Animals' taste systems are specialized for the niche they occupy in the environment. That includes us. As hunters and foragers of the dry savannah, our earliest forebears evolved a taste for important but scarce nutrients: salt and high-energy fats and sugars. That, in a nutshell, explains the widespread popularity of junk food.

Will I switch to E-reading? I won't, mainly because I love the look and feel of books - particularly hardbacks. I love them enough to put up with the minor hassles of lugging them around and maneuvering them in my lap and having to set them aside while I eat my cheeseburger.

Ultimately, the problem is that sex is perceived as a personal, intimate thing, not in the realm of science. But that's not true. It's physiology; it's anatomy. It deserves to be studied.

Follow your instincts. Do the kind of writing you love to do and do best. 'Stiff' was an oddball book - I mean, a funny book about cadavers? - and I worried that it would be too unconventional. In the end, that's what has made it a success, I think.

I'm a science goober.

Picking my topics is sort of a process of elimination for me. Most things don't work for me. I like to cover science and unexpected things happening in labs. Also, theoretical research doesn't work for my style. I need scenes and interactions. Then, humor. I'm having the most fun when I can have fun with my work.

People are surprisingly off put just by saliva, the substance that you carry around in your mouth. You swallow it. You have no objection to it. But then it leaves your body, and you're just revolted. So it - that - just that right there to me is a fascinating thing.

I write with a sense of my future readers being ever on the verge of setting down the book and pronouncing it a bore. Fear and insecurity are great motivators.

Pet foods come in a variety of flavors because that's what humans like, and we assume our pets like what we like. We're wrong.

Day by day, I'm kind of a bore.

Science is you! It's your head, it's your dog, it's your iPhone - it's the world. How do you see that as boring? If it's boring, it's because you're learning it from a textbook.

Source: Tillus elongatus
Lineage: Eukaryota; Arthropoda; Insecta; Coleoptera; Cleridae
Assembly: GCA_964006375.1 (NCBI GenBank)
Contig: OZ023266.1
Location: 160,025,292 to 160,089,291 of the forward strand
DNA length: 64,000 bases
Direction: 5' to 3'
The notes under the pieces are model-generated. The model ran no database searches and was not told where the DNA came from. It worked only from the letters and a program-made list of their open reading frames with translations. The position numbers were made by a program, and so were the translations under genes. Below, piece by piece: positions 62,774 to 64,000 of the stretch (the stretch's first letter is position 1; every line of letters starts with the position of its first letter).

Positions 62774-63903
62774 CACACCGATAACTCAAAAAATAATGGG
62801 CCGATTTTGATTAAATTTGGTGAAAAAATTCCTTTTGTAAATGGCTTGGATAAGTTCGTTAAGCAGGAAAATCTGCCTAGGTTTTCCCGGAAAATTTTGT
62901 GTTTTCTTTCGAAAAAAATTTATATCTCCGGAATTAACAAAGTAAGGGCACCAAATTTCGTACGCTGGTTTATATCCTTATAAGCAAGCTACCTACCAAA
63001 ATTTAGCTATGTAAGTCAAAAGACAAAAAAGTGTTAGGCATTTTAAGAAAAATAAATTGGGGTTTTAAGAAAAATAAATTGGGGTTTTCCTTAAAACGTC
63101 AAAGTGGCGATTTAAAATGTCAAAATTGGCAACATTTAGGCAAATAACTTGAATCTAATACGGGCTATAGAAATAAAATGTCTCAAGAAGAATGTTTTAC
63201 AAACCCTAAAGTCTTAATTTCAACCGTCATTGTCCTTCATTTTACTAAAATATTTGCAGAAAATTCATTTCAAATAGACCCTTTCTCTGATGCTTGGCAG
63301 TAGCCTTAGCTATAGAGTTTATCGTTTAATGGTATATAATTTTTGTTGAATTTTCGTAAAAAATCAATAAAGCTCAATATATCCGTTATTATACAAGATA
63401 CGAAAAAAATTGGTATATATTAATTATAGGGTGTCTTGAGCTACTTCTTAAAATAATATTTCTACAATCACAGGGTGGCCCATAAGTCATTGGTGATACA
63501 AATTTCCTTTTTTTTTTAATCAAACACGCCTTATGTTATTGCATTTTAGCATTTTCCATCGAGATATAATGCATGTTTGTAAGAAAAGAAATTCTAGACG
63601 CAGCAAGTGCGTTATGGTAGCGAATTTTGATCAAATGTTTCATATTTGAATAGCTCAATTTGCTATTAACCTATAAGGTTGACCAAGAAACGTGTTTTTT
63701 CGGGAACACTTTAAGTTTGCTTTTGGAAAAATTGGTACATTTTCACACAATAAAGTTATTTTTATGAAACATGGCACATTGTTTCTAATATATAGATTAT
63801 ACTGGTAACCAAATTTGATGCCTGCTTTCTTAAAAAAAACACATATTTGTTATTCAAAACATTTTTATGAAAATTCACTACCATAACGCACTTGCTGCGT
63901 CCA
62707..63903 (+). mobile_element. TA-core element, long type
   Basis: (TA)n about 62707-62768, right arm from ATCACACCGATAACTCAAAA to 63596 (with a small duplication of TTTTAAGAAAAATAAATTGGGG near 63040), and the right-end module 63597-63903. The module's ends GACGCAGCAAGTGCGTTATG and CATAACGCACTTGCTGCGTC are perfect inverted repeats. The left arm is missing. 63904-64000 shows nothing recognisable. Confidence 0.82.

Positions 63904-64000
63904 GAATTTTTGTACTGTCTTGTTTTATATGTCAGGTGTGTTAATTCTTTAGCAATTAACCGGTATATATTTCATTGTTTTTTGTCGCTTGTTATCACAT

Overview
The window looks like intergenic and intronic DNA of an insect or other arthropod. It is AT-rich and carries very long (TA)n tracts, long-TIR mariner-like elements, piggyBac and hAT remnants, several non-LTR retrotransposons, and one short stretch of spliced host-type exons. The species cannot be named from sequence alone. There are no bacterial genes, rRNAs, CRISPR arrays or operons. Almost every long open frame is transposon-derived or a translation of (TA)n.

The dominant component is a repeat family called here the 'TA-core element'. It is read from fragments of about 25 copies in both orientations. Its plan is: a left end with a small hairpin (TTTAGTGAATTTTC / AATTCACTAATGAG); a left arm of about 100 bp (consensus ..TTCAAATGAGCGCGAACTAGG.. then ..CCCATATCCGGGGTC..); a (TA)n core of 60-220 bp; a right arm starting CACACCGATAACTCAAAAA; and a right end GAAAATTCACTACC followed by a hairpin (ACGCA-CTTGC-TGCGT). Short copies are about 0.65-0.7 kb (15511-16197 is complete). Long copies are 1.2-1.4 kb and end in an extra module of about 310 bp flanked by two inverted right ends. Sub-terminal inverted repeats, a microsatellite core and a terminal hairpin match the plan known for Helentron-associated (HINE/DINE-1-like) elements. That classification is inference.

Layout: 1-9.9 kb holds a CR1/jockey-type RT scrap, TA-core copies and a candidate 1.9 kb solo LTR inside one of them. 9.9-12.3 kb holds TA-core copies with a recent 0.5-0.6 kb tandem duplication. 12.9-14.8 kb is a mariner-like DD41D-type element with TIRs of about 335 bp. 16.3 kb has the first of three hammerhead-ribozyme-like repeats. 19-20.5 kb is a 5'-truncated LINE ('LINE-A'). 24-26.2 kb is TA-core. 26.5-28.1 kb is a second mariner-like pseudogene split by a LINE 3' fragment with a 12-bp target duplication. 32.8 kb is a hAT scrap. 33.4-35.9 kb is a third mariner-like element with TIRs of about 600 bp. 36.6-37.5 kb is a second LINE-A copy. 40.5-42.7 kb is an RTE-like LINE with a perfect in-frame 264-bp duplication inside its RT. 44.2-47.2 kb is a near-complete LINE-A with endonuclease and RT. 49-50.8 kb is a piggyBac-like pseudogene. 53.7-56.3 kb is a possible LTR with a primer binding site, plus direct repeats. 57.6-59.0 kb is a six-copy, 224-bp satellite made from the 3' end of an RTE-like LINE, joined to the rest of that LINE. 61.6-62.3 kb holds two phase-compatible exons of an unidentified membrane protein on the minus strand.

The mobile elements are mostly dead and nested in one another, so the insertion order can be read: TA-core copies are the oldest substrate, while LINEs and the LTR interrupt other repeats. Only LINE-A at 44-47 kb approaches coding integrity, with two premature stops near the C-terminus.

Spacewalking is a little like rock climbing in that everything, including and especially oneself, must be tethered or docked at all times. If you forget to tether a tool, it's gone. Ditto yourself.

I rarely listen to music while writing. I wish I could, but it distracts me.

My books are not really books; they're endless chains of distraction shoved inside a cover. Many of them begin at the search box of Pub Med, an Internet database of medical journal articles.

I make lists to keep my anxiety level down. If I write down 15 things to be done, I lose that vague, nagging sense that there are an overwhelming number of things to be done, all of which are on the brink of being forgotten.

I've read plenty of amazing science pieces where the writers don't hang out in labs. I just have fun doing it. And I get rewarded for it; I get gushy, especially when kids tell me they expected to be bored by my books, but weren't.

I don't know of many people who've done sex research with an eye toward people saying sex is bad for you, except for the promiscuity and cervical cancer link - which is actually a valid discovery.

I think that the women's magazines and a lot of those quick tips for better sex, I think that they do people a disservice, sometimes, because they become very focused on - they're thinking, 'Okay, I read that I should do this, and am I doing it right?'

When I was a kid, I hated everything. I was really skinny, and I'd have a milkshake with an egg in it. Growing up, I ate, like, five different foods. I was not an adventurous eater. But as soon as I left home, that all changed and from that point on, I've been a pretty enthusiastic eater of new and strange food.

I don't fear death so much as I fear its prologues: loneliness, decrepitude, pain, debilitation, depression, senility. After a few years of those, I imagine death presents like a holiday at the beach.

A space station is a rangy monstrosity, a giant erector set built by a madman.

Eighty percent of flavor comes from your nose, including a set of internal nostrils. When you chew food and hold it in your mouth, the gases that are released goes into these nostrils. People who wolf their food are missing some of the flavor.

I believe that not everything we humans encounter in our lives can be neatly and convincingly tucked away inside the orderly cabinetry of science.

My husband recently made me try on a bikini. A bikini is not so much a garment as a cloth-based reminder that your parts have been migrating all these years. My waist, I realized that day in the dressing room, has completely disappeared beneath my rib cage, which now rests directly on my hips. I'm exhibiting continental drift in reverse.

A fine book, in the perfect setting, when there's all the time in the world to read it: Life holds greater joys, but none come to mind just now.